9/4/2019: What can be considered DH?

Digital Humanities can be defined as many different things depending on the point-of-view that one is taking. This can be the case for many fields as well. As shown in the different introductions for the Debates in Digital Humanities books, there is a clear shift in the view of the field from conception, to understanding, to application. With how our world is now, when applying the use of DH, it is allowing for a new understanding of what is occurring in our world on a more global scale.

While looking at the “Torn Apart / Separados site, the culmination of data from different sources, represented in different ways, opens the world of immigration in a way that cannot be explained through other mediums. It is easy to read or see about what is happening to families in certain areas through new outlets and social media and to believe that there is one agency (ICE) responsible for the separation of families, but it is another thing to see other factors that are involved with helping this agency to be able to do what they do. How many companies do you shop at that help support ICE? There are times when the events you hear about on the news, though relevant, seem to be disconnected from your own world that there is no affect that the story has on you directly. This site, however, breaks down those walls and shows how far the connections spread. In addition to the connections between ICE and other companies/individuals, the website brings to light the amount of people that have been deported by ICE as opposed to the ones that make it to social media.

As I had mentioned in a previous comment, this site reminded me of another site that I was exposed to in the Technology, Learning and Development course through the Psychology and Education department at The Graduate Center, CUNY. The site recreates the interview process for asylum seekers, where the user (you) are the interviewer.

The Immigration and Naturalisation Service (IND) decides which asylum seekers may stay in the country. Civil servants conduct an in-depth interview with the alleged refugee. This detailed interview is of great importance. Which of these applicants would you give asylum to? Observe, listen, and decide.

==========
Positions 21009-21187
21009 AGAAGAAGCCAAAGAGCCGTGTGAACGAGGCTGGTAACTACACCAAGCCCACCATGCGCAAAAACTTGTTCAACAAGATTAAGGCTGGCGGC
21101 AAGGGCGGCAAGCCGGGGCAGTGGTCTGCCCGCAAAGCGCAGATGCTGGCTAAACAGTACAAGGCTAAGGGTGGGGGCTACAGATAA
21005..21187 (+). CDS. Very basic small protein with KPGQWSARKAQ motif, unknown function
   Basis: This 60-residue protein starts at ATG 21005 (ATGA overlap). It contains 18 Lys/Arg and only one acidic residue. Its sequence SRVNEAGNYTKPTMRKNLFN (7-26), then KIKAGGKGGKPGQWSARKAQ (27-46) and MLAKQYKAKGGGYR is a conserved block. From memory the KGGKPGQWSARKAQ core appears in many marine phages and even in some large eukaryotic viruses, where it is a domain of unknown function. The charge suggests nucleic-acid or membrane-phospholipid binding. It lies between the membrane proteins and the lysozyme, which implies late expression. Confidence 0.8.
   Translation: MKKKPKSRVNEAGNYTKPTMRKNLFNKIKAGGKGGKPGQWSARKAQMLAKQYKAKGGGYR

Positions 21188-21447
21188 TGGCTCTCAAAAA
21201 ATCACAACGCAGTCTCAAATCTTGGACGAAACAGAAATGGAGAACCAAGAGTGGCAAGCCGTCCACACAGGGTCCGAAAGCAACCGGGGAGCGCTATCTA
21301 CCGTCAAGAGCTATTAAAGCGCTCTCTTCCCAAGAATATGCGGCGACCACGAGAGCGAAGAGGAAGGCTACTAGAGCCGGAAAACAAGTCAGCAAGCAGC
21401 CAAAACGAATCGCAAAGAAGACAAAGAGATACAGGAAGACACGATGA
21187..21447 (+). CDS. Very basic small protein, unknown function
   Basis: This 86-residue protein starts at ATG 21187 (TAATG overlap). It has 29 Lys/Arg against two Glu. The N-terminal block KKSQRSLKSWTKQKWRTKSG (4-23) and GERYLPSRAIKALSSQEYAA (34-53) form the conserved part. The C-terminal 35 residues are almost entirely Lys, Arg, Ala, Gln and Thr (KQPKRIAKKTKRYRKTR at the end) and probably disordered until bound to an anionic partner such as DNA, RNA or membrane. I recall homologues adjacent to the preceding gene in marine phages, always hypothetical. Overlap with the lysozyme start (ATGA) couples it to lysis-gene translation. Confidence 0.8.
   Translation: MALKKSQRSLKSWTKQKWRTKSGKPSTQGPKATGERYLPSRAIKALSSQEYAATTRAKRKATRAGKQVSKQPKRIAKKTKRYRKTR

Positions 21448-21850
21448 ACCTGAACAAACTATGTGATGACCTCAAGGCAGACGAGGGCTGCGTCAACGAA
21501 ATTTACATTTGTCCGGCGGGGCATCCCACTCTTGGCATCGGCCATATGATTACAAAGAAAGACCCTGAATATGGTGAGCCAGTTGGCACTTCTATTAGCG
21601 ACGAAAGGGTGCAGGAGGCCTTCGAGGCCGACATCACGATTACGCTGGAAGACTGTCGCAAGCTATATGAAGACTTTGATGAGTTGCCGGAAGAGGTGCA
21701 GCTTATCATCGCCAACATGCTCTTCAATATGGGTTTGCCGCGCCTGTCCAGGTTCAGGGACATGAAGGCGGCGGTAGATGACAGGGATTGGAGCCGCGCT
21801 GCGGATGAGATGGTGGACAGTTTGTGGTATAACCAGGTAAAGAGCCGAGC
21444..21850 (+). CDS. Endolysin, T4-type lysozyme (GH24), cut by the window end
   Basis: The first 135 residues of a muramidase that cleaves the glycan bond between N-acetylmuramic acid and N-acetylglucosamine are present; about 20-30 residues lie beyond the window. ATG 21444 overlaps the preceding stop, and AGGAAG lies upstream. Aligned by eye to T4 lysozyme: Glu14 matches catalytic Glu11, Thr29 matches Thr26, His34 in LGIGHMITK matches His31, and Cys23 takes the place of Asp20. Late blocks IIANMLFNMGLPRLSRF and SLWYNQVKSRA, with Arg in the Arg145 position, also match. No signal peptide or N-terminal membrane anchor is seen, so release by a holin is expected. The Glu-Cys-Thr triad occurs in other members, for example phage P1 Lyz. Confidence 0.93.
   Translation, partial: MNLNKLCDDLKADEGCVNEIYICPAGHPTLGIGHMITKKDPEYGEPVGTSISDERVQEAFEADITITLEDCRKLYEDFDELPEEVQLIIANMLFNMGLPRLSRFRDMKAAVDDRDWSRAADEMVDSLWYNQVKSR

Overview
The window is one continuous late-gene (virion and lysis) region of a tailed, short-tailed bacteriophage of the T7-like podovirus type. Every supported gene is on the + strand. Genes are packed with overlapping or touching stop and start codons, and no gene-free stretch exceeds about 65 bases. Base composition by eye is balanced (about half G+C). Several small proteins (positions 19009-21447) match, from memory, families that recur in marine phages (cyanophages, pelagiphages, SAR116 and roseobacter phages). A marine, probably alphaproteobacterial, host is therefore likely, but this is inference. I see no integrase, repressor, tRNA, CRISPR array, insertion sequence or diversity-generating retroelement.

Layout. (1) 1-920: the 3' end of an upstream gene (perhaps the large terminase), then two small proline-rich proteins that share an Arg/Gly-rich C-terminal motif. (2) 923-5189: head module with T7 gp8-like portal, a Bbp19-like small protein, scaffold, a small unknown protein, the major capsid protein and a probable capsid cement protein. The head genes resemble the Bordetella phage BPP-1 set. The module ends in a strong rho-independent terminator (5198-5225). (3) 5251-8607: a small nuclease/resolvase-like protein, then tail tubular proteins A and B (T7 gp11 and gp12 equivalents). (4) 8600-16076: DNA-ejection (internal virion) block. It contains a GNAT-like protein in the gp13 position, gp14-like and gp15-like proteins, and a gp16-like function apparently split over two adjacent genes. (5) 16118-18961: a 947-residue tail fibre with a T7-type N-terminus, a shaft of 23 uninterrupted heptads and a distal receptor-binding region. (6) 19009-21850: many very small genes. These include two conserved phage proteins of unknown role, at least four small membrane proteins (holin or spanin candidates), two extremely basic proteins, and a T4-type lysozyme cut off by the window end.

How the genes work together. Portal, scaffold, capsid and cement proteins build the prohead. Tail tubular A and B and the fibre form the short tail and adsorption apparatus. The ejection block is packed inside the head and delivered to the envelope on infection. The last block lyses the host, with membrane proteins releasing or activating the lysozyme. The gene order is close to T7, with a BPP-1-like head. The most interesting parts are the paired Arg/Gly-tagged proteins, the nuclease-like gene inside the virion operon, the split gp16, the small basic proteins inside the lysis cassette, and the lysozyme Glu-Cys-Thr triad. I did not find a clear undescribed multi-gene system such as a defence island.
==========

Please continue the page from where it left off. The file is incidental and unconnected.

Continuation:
Het Nader Gehoor

The user is shown videos of asylum seekers (actor portrayals of true stories) answering questions that the user “asks” using tags created from the testimony. After some time, the user is asked if the asylum seeker is eligible based on their story and the requirements for granting asylum. No matter the story, if the asylum seeker is not “qualified” based on the law, they will be denied. Seeing the stories represented in this way brings the system to life for those of us who are not aware of the process.

In connection to our discussion today, DH can take many forms. One of them that was discussed and questioned today was videos. I had mentioned a project called LearningSites, Inc. I came across this project 4 years ago at a lecture at The National Arts Club in NYC. It was a trip organized by my Intro to Archaeology professor that ended up leading me to the DH program. During the lecture, the speaker was showcasing this project that allowed the user to “walk” through a virtual landscape of an archaeological site as it would have looked when it was in use. Without being at the site (or being alive thousands of years ago) you could get a first-person view and sense of what the site would have looked like.

Everything was based on archaeological data, right down to the oil used in the lamps. This was the point that stuck with me after all these years. The oil had to be coded in a specific way to represent the fact that different oils emit specific light (and thus could interfere with the way the paintings on the walls looked), and based on the types of trade that the site had or the local oils they may have had access to.

Within a few weeks after this lecture, the site that was being showcased (Nimrud), was destroyed by ISIS. Not only was the program valuable in terms of education, but it then became a time capsule for data that was no longer tangible.

For the past 4 years I had been hoping that the project would release the program that they used during the lecture but I did not see any updates to the project until this past weekend. Though they cannot provide the actual program on the website for the Nimrud site (as far as I’ve seen), they posted a video on YouTube (which I will link below) that shows a “walk”through of what the project is like for the site of Nimrud.

DH projects like this not only preserves data that can no longer be looked at, it also puts it into a new perspective different from those that are presented through scholarship or through a museum. This includes, though is most certainly not limited to, the fact that most ancient sculptures and friezes were painted in color. Now that the color has all faded, we are left with half of the picture. Programs like this can fill in the gaps.

King’s Private Suite, Northwest Palace, Nimrud